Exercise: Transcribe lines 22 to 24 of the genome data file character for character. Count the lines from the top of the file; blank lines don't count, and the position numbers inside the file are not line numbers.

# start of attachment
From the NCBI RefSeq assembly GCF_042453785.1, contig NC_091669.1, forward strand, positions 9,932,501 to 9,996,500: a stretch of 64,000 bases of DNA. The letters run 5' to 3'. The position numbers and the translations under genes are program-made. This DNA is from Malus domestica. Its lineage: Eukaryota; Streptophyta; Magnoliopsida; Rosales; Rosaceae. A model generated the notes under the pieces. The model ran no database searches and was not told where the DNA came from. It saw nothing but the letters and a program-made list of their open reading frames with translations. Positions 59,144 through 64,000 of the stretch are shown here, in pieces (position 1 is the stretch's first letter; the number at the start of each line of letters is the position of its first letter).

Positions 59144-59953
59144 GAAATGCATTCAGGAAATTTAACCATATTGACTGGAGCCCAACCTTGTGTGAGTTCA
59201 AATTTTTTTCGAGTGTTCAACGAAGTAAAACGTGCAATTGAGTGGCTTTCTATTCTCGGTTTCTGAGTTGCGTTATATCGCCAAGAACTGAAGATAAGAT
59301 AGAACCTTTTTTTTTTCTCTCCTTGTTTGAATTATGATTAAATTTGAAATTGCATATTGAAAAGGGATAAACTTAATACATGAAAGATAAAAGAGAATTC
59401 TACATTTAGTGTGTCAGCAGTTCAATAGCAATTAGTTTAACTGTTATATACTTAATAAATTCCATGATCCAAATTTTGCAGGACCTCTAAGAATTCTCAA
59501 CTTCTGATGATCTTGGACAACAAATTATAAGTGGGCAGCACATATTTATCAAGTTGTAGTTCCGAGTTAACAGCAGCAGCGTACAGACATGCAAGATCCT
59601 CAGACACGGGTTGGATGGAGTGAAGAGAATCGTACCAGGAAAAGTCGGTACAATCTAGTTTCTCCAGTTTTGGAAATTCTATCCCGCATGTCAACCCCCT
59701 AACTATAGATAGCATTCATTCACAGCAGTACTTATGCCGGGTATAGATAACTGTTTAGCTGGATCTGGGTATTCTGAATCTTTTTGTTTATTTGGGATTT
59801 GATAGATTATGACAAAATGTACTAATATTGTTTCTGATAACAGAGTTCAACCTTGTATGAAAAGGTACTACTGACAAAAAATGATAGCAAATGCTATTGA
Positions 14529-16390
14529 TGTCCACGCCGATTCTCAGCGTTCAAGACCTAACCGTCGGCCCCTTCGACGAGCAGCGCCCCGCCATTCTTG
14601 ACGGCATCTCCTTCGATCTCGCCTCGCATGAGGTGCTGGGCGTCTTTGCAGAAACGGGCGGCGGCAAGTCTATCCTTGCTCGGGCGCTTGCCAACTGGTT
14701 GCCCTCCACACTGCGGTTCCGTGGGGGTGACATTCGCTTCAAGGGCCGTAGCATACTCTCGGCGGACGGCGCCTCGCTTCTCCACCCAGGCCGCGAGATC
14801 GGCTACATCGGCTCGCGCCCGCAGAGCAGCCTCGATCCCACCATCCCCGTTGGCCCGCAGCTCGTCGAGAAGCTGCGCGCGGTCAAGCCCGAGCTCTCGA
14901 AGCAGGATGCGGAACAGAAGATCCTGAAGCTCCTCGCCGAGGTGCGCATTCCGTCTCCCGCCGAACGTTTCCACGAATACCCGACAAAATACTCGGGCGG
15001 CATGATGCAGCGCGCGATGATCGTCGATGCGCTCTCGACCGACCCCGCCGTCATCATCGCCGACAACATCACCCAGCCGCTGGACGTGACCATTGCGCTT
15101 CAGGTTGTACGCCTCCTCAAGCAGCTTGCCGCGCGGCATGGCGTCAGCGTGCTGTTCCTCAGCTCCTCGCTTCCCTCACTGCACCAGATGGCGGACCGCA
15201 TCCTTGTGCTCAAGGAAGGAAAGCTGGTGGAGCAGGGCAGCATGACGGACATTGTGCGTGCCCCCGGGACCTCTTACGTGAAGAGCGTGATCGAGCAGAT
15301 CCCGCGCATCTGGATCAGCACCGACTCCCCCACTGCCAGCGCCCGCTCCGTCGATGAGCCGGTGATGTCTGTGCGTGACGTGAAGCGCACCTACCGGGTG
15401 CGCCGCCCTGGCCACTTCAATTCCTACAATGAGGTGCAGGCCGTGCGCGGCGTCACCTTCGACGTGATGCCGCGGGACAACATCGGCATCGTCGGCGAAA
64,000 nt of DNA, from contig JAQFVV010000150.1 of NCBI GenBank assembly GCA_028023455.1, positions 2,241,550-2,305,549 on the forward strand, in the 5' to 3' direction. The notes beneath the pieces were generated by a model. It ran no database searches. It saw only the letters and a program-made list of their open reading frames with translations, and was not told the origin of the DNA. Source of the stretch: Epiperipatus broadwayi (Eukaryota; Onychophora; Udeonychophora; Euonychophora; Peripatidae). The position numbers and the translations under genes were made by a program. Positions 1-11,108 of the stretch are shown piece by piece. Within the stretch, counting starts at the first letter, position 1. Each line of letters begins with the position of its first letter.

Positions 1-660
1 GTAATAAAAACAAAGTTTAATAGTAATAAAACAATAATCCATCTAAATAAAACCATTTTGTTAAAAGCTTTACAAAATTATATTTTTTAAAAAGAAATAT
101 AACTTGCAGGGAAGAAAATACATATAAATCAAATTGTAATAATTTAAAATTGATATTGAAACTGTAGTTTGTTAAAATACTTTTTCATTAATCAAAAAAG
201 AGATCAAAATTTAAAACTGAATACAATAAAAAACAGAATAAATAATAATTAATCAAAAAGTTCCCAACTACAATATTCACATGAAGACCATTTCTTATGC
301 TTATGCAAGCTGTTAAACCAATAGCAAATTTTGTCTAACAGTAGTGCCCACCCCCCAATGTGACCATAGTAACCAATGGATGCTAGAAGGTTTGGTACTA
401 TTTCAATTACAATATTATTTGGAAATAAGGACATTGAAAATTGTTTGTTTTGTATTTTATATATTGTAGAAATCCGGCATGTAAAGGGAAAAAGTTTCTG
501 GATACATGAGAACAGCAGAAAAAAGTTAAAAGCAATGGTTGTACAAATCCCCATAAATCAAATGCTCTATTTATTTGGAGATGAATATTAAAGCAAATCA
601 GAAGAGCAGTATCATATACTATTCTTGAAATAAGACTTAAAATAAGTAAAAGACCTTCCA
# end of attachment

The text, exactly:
64,000 nt of DNA, from contig JAQFVV010000150.1 of NCBI GenBank assembly GCA_028023455.1, positions 2,241,550-2,305,549 on the forward strand, in the 5' to 3' direction. The notes beneath the pieces were generated by a model. It ran no database searches. It saw only the letters and a program-made list of their open reading frames with translations, and was not told the origin of the DNA. Source of the stretch: Epiperipatus broadwayi (Eukaryota; Onychophora; Udeonychophora; Euonychophora; Peripatidae). The position numbers and the translations under genes were made by a program. Positions 1-11,108 of the stretch are shown piece by piece. Within the stretch, counting starts at the first letter, position 1. Each line of letters begins with the position of its first letter.

Positions 1-660
1 GTAATAAAAACAAAGTTTAATAGTAATAAAACAATAATCCATCTAAATAAAACCATTTTGTTAAAAGCTTTACAAAATTATATTTTTTAAAAAGAAATAT